The city of Maastricht is known as the most un-Dutch city of the Netherlands. Maastricht is also the capital of the Province of Limburg, capital of the South. Maastricht has, like other typical Dutch medieval towns, narrow streets, small pubs and nicely decorated mansions. But Maastricht and surrounding villages have things to offer you don’t see elsewhere in the Netherlands: fast flowing rivers, steep streets and wine terraces, all randomly situated in between or on top of the hills of the Maas river valley.
This hike takes you to two ancient water mills that until today are still functioning. One of them has already been in place for 900 years and is situated in downtown Maastricht. The other is located in a more or less rural scenery, just outside the city. But hey, if you don’t like this technical stuff, there is plenty of other things to see along this hike: views on Belgium, quiet muddy sunken roads and Dutch pubs serving high quality Belgian beers.
It’s pretty easy to combine the hike with a visit to downtown Maastricht including the ‘standard’ tourist attractions, such as the Vrijthof, the Market or one of the museums. Don’t forget to visit the bookshop situated in an old church and to order a beer in the smallest pub of the Netherlands: Café In de Moriaan. For everything you want to know please also visit the tourist information, which is situated in one tiny, very nice nine-storey medieval building called the Dinghuis (1470).
For centuries people in this area used the power of water to get things done: grinding grains and oilseeds, making paper, ceramic crushing, drill grinders and sawing wood: the water mills in this area were of incredible interest to the people. At some point about 90 water mills were in operation, all situated along the small river Jeker. Part of our hike will join this river.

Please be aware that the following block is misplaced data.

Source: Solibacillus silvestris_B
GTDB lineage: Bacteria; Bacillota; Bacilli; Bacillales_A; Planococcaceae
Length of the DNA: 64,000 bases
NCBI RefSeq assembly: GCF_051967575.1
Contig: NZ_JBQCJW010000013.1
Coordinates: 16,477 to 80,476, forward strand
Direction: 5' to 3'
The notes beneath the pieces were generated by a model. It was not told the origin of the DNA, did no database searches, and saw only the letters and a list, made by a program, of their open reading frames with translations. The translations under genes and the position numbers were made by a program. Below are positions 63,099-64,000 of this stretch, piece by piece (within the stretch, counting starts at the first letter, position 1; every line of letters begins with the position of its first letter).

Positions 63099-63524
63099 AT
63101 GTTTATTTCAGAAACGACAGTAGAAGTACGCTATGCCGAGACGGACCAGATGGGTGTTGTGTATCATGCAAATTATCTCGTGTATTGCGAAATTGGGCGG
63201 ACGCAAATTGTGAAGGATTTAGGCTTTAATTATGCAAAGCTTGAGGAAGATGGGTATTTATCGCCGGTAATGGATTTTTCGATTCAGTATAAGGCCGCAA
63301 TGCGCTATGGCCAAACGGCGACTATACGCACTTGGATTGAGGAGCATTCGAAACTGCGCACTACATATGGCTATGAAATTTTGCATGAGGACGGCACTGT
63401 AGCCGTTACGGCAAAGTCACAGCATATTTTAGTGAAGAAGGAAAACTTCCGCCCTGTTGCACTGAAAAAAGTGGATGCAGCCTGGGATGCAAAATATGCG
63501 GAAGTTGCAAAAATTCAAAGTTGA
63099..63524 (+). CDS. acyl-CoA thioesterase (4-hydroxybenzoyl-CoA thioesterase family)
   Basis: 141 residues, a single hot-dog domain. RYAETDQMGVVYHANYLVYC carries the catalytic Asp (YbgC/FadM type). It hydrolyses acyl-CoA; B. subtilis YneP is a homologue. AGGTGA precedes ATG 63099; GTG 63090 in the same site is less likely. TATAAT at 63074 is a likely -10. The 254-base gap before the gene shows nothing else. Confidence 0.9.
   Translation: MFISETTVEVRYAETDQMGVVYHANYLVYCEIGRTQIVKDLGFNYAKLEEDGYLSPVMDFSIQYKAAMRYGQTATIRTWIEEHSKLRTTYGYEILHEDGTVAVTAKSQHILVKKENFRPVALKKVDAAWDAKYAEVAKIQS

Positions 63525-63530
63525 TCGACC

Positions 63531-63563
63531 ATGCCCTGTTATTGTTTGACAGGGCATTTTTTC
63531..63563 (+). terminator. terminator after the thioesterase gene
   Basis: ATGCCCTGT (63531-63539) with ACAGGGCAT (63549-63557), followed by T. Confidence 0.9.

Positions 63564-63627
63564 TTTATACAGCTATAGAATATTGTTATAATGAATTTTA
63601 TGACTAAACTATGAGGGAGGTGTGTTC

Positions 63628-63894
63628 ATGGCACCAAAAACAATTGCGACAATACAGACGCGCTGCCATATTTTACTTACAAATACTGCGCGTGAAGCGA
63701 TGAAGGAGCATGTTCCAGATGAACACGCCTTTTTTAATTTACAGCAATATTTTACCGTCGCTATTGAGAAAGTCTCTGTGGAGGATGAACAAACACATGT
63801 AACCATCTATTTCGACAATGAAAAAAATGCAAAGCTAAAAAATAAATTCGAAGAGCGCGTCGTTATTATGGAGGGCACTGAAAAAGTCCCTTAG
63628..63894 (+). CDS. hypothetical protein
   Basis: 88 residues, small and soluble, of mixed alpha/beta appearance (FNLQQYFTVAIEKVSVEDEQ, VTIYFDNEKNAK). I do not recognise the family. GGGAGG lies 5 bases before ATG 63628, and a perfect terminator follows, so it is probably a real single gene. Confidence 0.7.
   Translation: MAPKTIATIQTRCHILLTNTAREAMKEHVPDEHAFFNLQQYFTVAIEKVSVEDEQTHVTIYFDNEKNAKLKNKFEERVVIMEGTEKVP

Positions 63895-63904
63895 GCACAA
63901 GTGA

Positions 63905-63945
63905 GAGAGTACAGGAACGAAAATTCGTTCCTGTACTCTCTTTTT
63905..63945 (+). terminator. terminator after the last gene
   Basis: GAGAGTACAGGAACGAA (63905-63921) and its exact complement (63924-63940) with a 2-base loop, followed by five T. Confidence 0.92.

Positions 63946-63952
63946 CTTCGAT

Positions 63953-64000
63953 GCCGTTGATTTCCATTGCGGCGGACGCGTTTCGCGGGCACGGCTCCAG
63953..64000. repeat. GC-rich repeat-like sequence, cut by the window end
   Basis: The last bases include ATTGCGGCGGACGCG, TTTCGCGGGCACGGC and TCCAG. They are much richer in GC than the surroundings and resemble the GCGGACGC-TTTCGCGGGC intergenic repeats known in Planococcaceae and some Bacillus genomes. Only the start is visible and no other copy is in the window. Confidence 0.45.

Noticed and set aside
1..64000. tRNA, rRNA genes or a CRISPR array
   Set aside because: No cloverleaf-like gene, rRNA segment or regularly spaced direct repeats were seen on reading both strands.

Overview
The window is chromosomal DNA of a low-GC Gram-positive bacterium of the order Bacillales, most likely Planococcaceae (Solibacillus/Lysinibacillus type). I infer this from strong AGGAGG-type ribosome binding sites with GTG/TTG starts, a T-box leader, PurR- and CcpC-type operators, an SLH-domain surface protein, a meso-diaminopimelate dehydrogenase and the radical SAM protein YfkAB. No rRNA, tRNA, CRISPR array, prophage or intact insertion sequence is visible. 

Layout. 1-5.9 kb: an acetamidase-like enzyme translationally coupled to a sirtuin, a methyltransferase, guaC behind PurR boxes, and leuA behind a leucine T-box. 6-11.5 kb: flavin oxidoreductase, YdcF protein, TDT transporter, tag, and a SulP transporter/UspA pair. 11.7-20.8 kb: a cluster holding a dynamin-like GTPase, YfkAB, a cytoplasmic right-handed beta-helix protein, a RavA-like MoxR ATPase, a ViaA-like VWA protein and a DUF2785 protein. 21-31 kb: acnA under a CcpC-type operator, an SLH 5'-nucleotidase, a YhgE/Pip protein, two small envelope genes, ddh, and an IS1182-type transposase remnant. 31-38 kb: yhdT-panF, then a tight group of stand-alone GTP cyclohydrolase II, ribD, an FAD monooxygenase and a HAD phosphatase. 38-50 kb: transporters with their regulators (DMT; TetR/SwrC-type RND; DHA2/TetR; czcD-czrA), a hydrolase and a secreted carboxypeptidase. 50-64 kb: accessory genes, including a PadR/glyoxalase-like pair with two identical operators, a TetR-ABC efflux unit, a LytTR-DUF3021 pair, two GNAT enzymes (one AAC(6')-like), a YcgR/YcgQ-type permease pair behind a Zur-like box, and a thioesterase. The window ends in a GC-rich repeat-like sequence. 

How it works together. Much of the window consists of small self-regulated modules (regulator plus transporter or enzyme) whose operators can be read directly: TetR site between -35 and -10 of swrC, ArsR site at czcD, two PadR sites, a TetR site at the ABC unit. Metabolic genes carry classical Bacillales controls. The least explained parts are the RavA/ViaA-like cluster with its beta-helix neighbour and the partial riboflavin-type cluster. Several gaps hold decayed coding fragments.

The Jeker is about 50 km long and has its source in Belgium at Lens-Saint-Servais (near Waremme) where the name ‘Geer’ is used. Of these 50 km only the last 5 km pass through the Netherlands. At Maastricht the river flows into the Meuse. Strategically the Jeker was of an important feature for the city in the Roman time. The river water was used to inundate areas around the city to make it less easy to besiege the city.
The hike officially starts at the railway station of Maastricht, but you can pick up the trail at any location downtown (at the western side of the river Maas). If you walk straight from the railway station the whole hike is about 14 km. Alternatively, you can skip the most southern part of the hike to make a loop of 9 km. To shortcut the main route you go down to the right into the valley directly at a big signpost which stands next to a stone with a wooden shoe on it :). All the highlights of the route are described in Wikiloc.
- Costs: your train ticket to railway station Maastricht
- Address: Stationsplein 28, Maastricht (50.849735, 5.705005)
- More info: Eropuit (in Dutch) with map
- Bring: a dictonary English-Limburgish, which is the local language in the South
- Wikiloc: Enjoying the River Jeker valley and downtown Maastricht (including directions in English)